A Vigo County man’s petition for post-conviction relief was denied by the Indiana Court of Appeals on Thursday.
Charles A. Edmonson, pro se, argued the post-conviction court erred in concluding his petition was barred by the doctrine of laches in Charles A. Edmonson v. State of Indiana, 84A01-1609-PC-2150.
“We agree the court’s finding of laches was clearly erroneous because the State did not demonstrate it was prejudiced,” wrote Judge Melissa S. May for the court. “Nevertheless, we affirm the court’s denial of Edmonson’s petition because, as the post-conviction court also found, Indiana law did not require Edmonson be advised of all possible collateral consequences of his guilty plea for that plea to have been entered voluntarily.”
In August 1993, pursuant to a plea agreement, Edmonson pleaded guilty to Class B misdemeanor public intoxication and Class B misdemeanor criminal mischief, and he was sentenced to serve 180 days on each count, concurrently, in the Indiana Department of Correction. The court gave Edmonson credit for two days he had already served, suspended the sentence, and placed Edmonson on one year of probation.
While on probation, Edmonson committed murder. The trial court convicted him and sentenced him to 60 years in prison. In sentencing Edmonson, the Vigo Superior Court found as an aggravator “Edmonson’s prior convictions for offenses related to alcohol.”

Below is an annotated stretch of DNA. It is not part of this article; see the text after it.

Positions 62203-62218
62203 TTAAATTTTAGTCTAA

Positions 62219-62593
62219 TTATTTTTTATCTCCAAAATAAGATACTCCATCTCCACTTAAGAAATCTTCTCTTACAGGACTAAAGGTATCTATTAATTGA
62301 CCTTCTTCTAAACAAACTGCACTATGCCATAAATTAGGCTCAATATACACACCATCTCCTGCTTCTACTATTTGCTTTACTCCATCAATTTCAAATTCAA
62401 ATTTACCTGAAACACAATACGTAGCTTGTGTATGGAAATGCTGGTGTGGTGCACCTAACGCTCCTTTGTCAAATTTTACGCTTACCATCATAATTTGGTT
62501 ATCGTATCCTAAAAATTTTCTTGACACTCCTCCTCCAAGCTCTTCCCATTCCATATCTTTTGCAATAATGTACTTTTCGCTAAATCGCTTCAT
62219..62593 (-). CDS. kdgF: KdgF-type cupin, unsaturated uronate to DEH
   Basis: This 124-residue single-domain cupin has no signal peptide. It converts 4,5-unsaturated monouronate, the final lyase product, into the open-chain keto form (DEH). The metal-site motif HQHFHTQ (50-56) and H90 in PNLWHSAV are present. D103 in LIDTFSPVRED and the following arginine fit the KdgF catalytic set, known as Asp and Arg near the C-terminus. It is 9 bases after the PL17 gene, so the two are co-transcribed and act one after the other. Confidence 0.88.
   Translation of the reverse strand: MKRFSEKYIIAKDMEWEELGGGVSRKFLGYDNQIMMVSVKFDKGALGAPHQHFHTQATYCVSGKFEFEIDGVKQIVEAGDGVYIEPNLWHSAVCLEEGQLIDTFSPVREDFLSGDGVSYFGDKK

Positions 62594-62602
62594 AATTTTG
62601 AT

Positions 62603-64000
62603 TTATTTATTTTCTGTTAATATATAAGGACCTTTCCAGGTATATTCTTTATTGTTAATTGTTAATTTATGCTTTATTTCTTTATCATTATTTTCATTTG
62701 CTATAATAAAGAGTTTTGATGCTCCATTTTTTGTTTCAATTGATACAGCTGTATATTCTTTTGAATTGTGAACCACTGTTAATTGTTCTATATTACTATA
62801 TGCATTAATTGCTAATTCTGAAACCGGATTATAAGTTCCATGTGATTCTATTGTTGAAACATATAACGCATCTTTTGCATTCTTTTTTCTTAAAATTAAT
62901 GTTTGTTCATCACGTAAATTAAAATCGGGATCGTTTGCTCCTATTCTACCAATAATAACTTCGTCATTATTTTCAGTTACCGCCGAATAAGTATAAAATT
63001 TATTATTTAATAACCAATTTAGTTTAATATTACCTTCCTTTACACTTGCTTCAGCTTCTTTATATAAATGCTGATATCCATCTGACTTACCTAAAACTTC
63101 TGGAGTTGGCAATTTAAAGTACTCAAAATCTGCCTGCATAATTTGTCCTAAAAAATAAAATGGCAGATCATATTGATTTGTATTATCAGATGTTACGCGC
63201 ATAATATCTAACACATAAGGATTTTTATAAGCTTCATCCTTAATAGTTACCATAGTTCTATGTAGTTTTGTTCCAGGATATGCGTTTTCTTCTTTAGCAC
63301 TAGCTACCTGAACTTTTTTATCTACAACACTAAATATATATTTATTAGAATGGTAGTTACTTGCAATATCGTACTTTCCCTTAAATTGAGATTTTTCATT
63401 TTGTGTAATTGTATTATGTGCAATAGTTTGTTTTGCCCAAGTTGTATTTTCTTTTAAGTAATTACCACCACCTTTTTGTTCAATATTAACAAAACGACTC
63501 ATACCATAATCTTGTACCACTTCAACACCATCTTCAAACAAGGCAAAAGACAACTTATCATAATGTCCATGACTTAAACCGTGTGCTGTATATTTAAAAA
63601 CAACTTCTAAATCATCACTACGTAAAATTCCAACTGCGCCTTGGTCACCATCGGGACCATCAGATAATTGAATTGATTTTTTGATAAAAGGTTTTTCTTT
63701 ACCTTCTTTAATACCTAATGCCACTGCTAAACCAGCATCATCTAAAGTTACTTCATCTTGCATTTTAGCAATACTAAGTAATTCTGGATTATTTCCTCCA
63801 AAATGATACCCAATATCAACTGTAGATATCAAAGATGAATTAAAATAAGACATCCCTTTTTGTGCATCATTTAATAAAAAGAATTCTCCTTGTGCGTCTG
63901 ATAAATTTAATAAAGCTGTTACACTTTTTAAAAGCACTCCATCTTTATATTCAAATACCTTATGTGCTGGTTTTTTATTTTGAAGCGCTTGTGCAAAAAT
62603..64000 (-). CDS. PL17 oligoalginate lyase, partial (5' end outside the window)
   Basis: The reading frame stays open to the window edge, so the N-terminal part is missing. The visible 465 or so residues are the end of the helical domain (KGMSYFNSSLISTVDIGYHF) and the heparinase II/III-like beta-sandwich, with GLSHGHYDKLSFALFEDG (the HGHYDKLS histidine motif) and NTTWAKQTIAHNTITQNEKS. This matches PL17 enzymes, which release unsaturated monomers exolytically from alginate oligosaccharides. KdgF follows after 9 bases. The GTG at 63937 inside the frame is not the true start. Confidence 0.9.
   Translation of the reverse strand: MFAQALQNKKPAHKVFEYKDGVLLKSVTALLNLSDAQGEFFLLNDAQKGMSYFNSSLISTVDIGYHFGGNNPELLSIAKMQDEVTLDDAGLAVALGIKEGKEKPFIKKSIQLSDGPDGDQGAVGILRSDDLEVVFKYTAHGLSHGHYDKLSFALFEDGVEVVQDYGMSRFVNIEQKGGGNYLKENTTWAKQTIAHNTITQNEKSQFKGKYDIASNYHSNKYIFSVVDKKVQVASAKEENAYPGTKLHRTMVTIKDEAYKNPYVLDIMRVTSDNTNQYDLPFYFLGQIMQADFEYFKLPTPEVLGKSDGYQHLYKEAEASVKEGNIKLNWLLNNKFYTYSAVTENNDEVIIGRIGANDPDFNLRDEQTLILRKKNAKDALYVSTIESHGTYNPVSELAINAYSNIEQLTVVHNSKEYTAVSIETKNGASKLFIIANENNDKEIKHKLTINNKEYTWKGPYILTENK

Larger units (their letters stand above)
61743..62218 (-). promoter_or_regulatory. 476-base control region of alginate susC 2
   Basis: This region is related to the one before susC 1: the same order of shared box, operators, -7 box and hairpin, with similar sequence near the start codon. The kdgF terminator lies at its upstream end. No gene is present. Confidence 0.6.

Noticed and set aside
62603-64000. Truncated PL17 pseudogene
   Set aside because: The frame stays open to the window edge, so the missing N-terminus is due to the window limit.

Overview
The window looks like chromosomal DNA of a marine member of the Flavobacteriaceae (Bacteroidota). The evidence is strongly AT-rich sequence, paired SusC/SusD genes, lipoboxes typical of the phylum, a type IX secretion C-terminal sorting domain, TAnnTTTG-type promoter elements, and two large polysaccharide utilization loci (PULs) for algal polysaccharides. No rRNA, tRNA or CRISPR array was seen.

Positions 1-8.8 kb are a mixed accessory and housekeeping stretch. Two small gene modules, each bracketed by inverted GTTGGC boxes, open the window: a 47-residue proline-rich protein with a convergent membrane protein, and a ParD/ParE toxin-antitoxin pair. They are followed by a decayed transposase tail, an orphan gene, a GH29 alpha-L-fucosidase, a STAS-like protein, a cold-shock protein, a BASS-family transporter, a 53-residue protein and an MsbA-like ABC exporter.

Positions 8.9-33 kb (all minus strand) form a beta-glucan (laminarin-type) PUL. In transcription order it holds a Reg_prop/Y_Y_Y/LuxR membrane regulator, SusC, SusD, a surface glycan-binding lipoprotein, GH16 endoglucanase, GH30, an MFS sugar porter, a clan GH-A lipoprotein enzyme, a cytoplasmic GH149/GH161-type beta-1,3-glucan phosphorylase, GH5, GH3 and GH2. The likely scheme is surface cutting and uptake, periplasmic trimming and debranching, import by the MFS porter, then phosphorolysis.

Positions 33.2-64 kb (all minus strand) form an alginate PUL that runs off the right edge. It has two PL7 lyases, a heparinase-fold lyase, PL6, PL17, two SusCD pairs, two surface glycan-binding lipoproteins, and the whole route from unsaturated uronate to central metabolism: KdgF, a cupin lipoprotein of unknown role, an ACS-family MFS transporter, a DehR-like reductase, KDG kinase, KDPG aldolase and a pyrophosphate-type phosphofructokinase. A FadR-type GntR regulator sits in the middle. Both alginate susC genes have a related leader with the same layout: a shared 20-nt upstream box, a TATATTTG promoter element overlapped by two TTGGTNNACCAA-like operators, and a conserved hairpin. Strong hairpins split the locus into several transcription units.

The post-conviction court held a hearing on Edmonson’s petition on August 18, 2016, in which he said the trial court and his counsel failed to advise him of the true consequences of his misdemeanor guilty plea, such as its use as an aggravator in a future sentence.
The State raised the affirmative defense of laches and argued Edmonson’s petition also fails on the merits. The court summarily denied Edmonson’s petition for post-conviction relief after announcing at the hearing both that the State had demonstrated Edmonson’s petition was barred by the doctrine of laches and that Indiana law did not entitle Edmonson to an advisement of possible future collateral consequences of his guilty plea.
The COA found Edmonson’s 23-year delay was unreasonable, but because the state did not show it was prejudiced, laches was not an affirmative defense.“Nevertheless, the court correctly found Edmonson was not entitled to relief because the trial court that accepted Edmonson’s guilty plea had not been required to advise Edmonson about collateral consequences of that guilty plea,” May wrote for the panel.